Regards,
      Franck.

      Comment by Franck Pachot — March 9, 2013 @ 9:53 pm BST Mar 9,2013 | Reply

    • Cam,

      I don’t think there are any good references for either that give the detail we would both like to see.
      As Franck has pointed out, the best we can do is look at statspack – where we have the pl/sql source – when we want to try and work backwards to the printed figures. Even then, as with your “Av Buf Wt(ms)” you also have to know that v$filestatxs is one of the view created by statspack and that the x$kcbfwait it references (which is not commonly documented) is the summary of buffer busy waits by file number – making the figures youthe fitur see the average buffer busy wait time by file.

      Unfortunately, dependent on version of Oracle, you have to guess whether the buffer busy waits data (x$kcbwait and x$kcbfwait) includes or excludes the “read by other session” special case that was isolated in 10g; and then you have to cross check with the “Segments by Buffer Busy Waits” from v$segstat. Nobody does this type of analysis in a vacuum, so no-one has a list of the thousands of cross-referenced details that would be necessary to make it possible to automate the interpretation of the numbers.

      Comment by Jonathan Lewis — March 10, 2013 @ 11:49 am BST Mar 10,2013 | Reply

      • Thanks for the responses – what a shame that so much useful information is collected, summarised and wrapped in useful reports but that these reports are inadequately documented!

        Comment by macartain — March 11, 2013 @ 1:44 pm BST Mar 11,2013 | Reply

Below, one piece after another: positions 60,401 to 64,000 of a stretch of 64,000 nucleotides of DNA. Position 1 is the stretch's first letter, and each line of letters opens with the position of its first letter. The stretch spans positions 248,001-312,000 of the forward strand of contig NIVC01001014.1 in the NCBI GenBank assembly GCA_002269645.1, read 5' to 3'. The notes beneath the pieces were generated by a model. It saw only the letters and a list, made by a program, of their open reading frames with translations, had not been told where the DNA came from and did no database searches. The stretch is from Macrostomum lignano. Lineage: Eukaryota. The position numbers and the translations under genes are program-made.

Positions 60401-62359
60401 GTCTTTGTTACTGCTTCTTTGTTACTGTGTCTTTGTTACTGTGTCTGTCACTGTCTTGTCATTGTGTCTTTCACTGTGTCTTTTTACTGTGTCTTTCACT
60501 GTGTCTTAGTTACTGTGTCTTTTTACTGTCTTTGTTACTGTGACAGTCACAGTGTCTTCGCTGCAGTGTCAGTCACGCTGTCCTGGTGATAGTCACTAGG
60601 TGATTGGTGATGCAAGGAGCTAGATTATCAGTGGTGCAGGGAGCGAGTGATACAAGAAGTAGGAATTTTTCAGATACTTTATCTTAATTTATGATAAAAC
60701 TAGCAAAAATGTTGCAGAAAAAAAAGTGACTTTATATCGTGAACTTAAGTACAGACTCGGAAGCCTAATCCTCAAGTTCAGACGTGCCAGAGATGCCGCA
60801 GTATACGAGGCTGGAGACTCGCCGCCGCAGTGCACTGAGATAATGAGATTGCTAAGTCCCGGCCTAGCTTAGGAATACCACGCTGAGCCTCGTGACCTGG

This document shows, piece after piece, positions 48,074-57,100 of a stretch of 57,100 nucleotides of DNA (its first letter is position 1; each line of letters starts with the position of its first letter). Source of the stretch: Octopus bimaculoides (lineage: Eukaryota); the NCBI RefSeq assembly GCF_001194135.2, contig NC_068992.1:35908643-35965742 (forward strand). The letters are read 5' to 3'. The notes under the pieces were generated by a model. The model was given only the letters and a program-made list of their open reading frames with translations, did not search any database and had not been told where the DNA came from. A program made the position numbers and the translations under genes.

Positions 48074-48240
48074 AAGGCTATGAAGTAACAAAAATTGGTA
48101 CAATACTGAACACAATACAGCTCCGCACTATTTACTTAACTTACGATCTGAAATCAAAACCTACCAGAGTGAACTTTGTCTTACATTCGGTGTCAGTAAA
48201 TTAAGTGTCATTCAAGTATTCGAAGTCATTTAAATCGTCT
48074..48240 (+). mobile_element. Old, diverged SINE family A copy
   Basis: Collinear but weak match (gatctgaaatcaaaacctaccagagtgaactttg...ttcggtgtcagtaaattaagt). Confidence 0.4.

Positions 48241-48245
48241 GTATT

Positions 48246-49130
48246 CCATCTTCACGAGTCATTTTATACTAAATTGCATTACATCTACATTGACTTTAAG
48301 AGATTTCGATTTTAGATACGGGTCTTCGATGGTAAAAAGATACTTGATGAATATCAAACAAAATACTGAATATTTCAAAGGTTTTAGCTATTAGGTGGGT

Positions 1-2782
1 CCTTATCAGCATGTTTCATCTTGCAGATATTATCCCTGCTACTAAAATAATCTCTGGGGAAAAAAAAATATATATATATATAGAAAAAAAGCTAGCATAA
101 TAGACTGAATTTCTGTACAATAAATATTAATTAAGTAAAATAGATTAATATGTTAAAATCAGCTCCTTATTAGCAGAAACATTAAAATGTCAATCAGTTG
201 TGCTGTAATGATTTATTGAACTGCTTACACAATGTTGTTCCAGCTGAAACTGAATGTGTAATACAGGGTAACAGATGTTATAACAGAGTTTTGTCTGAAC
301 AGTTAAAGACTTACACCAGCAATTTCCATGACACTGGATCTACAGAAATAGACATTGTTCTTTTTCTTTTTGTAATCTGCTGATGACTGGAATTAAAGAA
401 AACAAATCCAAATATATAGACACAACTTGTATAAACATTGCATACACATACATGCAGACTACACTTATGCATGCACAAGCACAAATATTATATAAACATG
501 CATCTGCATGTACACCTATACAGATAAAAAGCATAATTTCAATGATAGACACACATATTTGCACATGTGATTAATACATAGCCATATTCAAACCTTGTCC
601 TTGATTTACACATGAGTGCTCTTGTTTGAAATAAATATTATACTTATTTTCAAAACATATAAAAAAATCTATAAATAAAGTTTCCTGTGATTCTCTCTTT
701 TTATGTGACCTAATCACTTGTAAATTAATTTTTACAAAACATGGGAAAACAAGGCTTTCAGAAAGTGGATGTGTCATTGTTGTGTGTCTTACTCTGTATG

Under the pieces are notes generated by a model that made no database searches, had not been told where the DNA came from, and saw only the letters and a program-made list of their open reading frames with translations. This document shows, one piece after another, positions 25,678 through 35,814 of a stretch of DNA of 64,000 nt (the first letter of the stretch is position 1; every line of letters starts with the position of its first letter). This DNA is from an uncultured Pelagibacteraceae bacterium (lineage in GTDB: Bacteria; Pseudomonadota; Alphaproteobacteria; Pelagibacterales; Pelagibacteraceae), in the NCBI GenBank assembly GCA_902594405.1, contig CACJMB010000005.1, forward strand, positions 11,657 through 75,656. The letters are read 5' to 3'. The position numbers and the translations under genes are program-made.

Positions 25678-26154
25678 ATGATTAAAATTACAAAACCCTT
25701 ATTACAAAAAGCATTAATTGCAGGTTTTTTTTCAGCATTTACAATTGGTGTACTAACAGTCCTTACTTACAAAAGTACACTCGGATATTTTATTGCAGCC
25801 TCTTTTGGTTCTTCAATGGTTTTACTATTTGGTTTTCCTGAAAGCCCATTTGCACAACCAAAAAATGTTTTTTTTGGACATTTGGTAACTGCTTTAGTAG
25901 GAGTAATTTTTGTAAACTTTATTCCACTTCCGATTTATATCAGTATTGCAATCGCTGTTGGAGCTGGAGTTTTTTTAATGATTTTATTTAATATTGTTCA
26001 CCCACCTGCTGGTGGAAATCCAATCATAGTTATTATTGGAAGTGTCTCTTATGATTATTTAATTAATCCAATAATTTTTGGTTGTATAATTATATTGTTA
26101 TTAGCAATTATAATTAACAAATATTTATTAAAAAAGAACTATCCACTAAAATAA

8. […] AWR Reports […]

    Pingback by Viewing Figures | Oracle Scratchpad — October 8, 2013 @ 5:34 pm BST Oct 8,2013 | Reply

  9. […] a555.net(jeff.a1):/app/support/SLOB: ./slob2-rac-analyze.sh rac_awr_12jul2013/awr.20.032/awr.20.032.txt > slob.csv Info : Analyzing file rac_awr_12jul2013/awr.20.032/awr.20.032.txt Info : Filename = awr.20.032.txt Info : Update Pct = 20 Info : Workers = 032 Info : Read IOPS = 85.8 Info : Write IOPS = 33.0 Info : Redo IOPS = 15.6 Info : Total IOPS = 134.4 Info : Read Num Waits = 712 Info : Read Wait Time = 0.58 Info : Read Latency us = 814.606 Info : Write Num Waits = 926 Info : Write Wait Time = 0.28 Info : Write Latency us = 302.375 Info : Redo Num Waits = 2043 Info : Redo Wait Time = 0.37 Info : Redo Latency us = 181.106 Info : Num CPUs = 384 Info : Num CPU Cores = 192 Info : Num CPU Sockets = 24 Info : Linux Version = Red Hat Enterprise Linux Server release 6.3 (Santiago) Info : Kernel Version = 2.6.32-279.2.1.el6.x86_64 Info : Processor Type = Intel(R) Xeon(R) CPU E7- 2830 @ 2.13GHz Info : SLOB Run Time = 300 Info : SLOB Work Loop = 0 Info : SLOB Scale = 10000 Info : SLOB Work Unit = 256 Info : SLOB Redo Stress = LIGHT Info : SLOB Shared Data Mod = 0 Info : No more files found Info : ============================= Info : AWR Files Found = 1 Info : AWR Files Processed = 1 Info : Errors Experienced = 0 Info : ============================= Jonathan Lewis has a nice article covering the different AWR Reports. […]

    Pingback by RAC aware SLOB2 analyze script (Flash DBA) – Oramoss Ltd. — May 2, 2016 @ 9:20 pm BST May 2,2016 | Reply